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    Cedar is meant to breathe. If you seal it or coat it, you trap moisture inside, it doesn't breathe worth a crap and will prematurely rot.
    The old ways are sometimes the best ways.
  5. kjklosek

    kjklosek New Member

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    Neil,

    What are you calling the lath?

    Do you mean the sheathing? The part the shingles are nailed to.

    Or, are you refering to the fascia. The trim board that is nailed to the ends of the rafters?

    If it is the sheathing then slip a new piece in there. Maybe use some spanish cedar or white oak to help with the weather resistence.

    Or you could pull up the last five or six courses and install a metal drip cap and flashing then re-install those shingles.

    Lead and lead coated copper flashing is pretty common where you are. Not cheap, but effective.

    J.P.
  6. guest5234

    guest5234 New Member

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    Thanks for the answer, it was very helpfull and yes I think bitumen roofing felt overlapping and protecting the lathe is a great idea.
  7. guest5234

    guest5234 New Member

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    I have more in common with you guys than those in the UK belive it or not..I am one of very few who have a completly wooden house with a cedar shingled roof and the advise I have always got about the house was on American and Candaian web sites.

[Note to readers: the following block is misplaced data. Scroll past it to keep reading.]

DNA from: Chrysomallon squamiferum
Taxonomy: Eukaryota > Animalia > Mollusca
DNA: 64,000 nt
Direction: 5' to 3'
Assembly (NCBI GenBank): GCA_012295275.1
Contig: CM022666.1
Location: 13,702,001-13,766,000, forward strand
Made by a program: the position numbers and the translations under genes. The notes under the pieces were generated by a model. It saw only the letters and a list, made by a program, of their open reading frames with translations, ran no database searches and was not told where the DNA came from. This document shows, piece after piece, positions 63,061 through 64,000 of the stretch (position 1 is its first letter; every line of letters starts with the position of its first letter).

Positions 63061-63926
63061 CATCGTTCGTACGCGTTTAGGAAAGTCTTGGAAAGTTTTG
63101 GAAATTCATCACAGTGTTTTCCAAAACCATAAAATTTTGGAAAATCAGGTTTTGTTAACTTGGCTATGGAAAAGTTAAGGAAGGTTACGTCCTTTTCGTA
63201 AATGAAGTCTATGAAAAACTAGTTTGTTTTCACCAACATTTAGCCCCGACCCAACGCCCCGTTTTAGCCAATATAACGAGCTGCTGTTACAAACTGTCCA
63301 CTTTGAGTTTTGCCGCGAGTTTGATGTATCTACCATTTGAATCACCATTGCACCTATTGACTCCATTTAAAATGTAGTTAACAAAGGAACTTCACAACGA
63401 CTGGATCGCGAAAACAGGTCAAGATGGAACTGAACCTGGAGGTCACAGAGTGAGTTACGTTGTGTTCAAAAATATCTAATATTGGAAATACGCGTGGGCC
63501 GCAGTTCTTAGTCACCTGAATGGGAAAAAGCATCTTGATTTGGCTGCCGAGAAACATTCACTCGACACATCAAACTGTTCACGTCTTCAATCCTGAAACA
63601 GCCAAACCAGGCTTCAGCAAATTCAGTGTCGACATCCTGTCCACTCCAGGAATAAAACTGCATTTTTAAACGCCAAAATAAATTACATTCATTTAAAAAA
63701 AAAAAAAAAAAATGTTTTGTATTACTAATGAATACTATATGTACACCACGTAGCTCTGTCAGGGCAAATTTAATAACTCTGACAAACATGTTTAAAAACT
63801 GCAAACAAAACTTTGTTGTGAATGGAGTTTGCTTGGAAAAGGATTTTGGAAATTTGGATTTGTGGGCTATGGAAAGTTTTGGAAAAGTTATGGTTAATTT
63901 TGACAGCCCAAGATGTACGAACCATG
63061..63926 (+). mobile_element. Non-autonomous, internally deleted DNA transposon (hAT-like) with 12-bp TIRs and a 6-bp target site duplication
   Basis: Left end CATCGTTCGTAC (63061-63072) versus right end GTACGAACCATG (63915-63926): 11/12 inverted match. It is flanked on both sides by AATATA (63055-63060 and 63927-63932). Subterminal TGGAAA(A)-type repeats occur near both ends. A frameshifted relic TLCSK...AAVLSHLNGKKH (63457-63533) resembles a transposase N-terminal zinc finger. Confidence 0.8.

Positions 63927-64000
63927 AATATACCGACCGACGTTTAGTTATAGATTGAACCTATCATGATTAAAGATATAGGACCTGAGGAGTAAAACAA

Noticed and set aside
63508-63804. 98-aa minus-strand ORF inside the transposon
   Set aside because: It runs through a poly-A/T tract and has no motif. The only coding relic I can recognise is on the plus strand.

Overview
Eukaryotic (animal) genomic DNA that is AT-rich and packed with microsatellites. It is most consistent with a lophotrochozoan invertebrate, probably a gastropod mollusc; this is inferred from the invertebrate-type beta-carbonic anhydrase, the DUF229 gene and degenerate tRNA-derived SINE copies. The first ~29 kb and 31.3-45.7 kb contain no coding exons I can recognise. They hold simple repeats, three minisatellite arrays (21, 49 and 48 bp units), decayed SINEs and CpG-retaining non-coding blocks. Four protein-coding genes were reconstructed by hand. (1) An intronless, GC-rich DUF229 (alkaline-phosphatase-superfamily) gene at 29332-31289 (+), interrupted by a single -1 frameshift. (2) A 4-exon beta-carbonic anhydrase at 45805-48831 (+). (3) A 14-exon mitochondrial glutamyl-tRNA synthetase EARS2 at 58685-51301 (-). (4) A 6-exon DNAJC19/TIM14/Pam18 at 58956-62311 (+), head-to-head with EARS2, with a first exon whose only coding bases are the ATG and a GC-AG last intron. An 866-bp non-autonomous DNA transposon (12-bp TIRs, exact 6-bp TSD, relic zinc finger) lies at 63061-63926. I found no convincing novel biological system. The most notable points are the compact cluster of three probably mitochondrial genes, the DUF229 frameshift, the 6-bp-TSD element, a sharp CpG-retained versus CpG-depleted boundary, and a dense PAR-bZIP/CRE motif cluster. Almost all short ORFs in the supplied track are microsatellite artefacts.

8. guest5234

    guest5234 New Member

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    Thanks Joe, I am going to use some roofing felt to cover the lathe as I replace the rootton lathe, this was obviously not done some years back for whatever reason as the resat of the roof I have noticed has felt protecting the roof.
  9. guest5234

    guest5234 New Member

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    I was advised to pressure wash and treat my cedar roof that has been on for 40 years and in what looks in fair good condition, glad I left them as they are as they have done 40 years with no problem.
    Scaffold was to install my flexable liner and repoint chimney

    [​IMG]
  10. kjklosek

    kjklosek New Member

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  11. guest5234

    guest5234 New Member

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    Stratford Upon Avon, England.
  12. Beanscoot

    Beanscoot Member

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    That's nice scaffolding. I notice that the shingles are mossy except for under the chimney, presumably from the runoff of the chimney flashing (galvanized steel or lead I assume). Zinc strip is commonly placed partly under the highest course of shingles so that it slowly leaches with rain to kill moss below it. It works well.

    Here we have the wood preservative Copper Napthenate, it comes dissolved in kerosene and is painted on wood to protect it. I've used it and it seems good. I've also seen Zinc Napthenate preservative for sale here. I like the former since it has a nice green colour.